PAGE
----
Nov 28, 2014 12:19 PM

Venezuelan classical music system under fire

The Associated Press

BOGOTA, Colombia (AP) It has been praised the world over as a model for uplifting disadvantaged youth by connecting them with classical music.

But a new book about Venezuela's network of youth orchestras known as El Sistema, or The System, portrays it as a "model of tyranny" where brutal, marathon practice sessions mirror the apparently unlimited power and top-down style of its magnetic founder, Jose Antonio Abreu.

"El Sistema: Orchestrating Venezuela's Youth" is the first in-depth study to question the institution whose motto of social action through music has brought together aging, conservative devotees of classical music and Venezuela's socialist government, which has bankrolled El Sistema's expansion over the past 15 years.

United Kingdom-based musicologist and arts educator Geoffrey Baker said he embarked on his research after attending a heart-stirring 2007 concert at the Proms of London by the Simon Bolivar Youth Orchestra under the direction of El Sistema's best-known alum: Gustavo Dudamel, the 33-year-old wunderkind musical director of the Los Angeles Philharmonic.

The author of several books on Latin American music, Baker said his goal was to provide a rigorous study of the intellectual and organizational underpinnings of the musical marvel. But once in Venezuela he said he was overwhelmed by tales from current and former musicians of top-level corruption, favoritism and improper sexual relations between teachers and pupils.

"Like any big institution, problems exist but to suggest there is a widespread virus is absolutely false," Eduardo Mendez, El Sistema's executive director, said by telephone from Gothenburg, Sweden, as one of its ensembles wrapped up a European tour.

Abuses alleged in Baker's book run the gamut from shouting during rehearsals to reports of the trading of sexual favors and an orgy involving students and teachers at a retreat. Baker says he was unable to verify the claims and declined a request by The Associated Press to provide access to his confidential sources ammunition for El Sistema's backers who reject his charges.

He also said he never intended to probe how pervasive abuse or disgruntlement is among the roughly 600,000 children studying in neighborhood music centers nationwide. Rather, he wanted to provide a counterweight to the hype he believes has skewed public opinion and fueled a global franchising of El Sistema's teaching model to 60 countries.

"Every story has two sides but so far only one side of El Sistema has been told," he said.

Much of the author's criticism focuses on Abreu, a former Cabinet minister in the government the late Hugo Chavez tried to overthrow in 1992 who founded El Sistema four decades ago. He has been collecting international praise and comparisons with Pope John Paul II and Nelson Mandela ever since.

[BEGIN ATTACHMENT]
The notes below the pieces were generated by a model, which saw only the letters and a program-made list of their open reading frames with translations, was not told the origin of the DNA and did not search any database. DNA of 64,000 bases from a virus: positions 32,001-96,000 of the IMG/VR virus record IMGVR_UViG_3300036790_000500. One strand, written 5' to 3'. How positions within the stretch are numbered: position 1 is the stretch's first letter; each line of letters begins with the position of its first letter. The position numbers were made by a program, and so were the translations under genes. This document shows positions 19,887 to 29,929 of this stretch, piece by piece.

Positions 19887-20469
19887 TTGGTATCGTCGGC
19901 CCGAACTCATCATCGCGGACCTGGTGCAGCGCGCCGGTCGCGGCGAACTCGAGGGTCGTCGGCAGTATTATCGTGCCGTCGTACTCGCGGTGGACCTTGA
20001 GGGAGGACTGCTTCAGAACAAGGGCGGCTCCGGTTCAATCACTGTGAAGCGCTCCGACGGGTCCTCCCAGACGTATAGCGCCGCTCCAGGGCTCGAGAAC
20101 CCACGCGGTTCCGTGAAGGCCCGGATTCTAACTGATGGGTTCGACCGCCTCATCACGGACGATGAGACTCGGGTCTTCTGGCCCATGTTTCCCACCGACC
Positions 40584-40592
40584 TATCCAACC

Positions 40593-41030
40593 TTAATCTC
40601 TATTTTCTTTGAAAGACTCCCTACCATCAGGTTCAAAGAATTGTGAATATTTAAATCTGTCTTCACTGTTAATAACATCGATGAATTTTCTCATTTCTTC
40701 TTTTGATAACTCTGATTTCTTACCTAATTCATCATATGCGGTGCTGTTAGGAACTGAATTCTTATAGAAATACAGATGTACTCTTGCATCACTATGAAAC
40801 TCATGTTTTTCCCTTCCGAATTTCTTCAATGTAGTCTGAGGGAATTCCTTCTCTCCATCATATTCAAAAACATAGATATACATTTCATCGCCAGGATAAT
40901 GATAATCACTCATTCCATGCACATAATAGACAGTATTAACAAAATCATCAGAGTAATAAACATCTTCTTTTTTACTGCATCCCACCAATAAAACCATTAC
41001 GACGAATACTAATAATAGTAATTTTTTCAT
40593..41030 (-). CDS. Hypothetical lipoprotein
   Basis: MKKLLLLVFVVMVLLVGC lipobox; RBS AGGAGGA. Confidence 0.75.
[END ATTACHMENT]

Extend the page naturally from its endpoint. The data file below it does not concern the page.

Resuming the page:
But "El Maestro," as he's universally known, is as much feared as loved, says Baker. He's managed to adapt El Sistema to the new revolutionary times with an iron grip and political machinations that obscure any serious analysis of whether it is delivering on its social mission. The author also faults El Sistema for being out of step with a trend toward greater transparency and more innovative teaching techniques used in similarly influential European organizations.

Hanging out outside El Sistema's imposing concrete headquarters in Caracas, dozens of musicians belonging to the Simon Bolivar ensemble said they considered the book's claims outrageous. While acknowledging that the demands of the ensemble are weighty, they vigorously defended Abreu's vision, which they credit for building one of the few enduring institutions in Venezuela. None said they had witnessed cases of sexual abuse.

"It's like American football to be on a team, you have to have extreme discipline. The coach doesn't say please and thank you," said upright bass player Abraham Maduro, who has been a member of the symphony system for 20 years.

While Baker's public reproach, first aired in a column in the Guardian newspaper, has fueled a firestorm, it's not clear what, if any, long-term impact it will have on El Sistema's reputation or its busy international touring schedule.

For now, El Sistema is showing no signs of slowing down. On Tuesday, Abreu appeared alongside President Nicolas Maduro on state TV celebrating the European tour and reviewing blueprints for the government-funded "Dudamel Hall" designed by L.A.-based architect Frank Gehry.

Arts educator Marshall Marcus witnessed up close El Sistema's birth as a young musician living in Venezuela during the late 1970s oil boom. In 2012, he established the Sistema Europe, a network of youth ensembles from 25 countries inspired by the Venezuelan model.

He acknowledged that the organization hasn't evolved as quickly as its track record for musical excellence. But he rejected Baker's lack of quantitative data and emotionally charged language comparing El Sistema to the mafia and slavery, saying it may only serve to incense critics who accuse Abreu and Dudamel of being too cozy with the government on which El Sistema's survival depends.

"It may be an autocracy but it's one that has allowed thousands of people to flourish," said Marcus. "If that's a tyranny, it sure doesn't feel like one."


Hannah Dreier contributed to this report from Caracas, Venezuela.


Follow Goodman on Twitter: @APjoshgoodman


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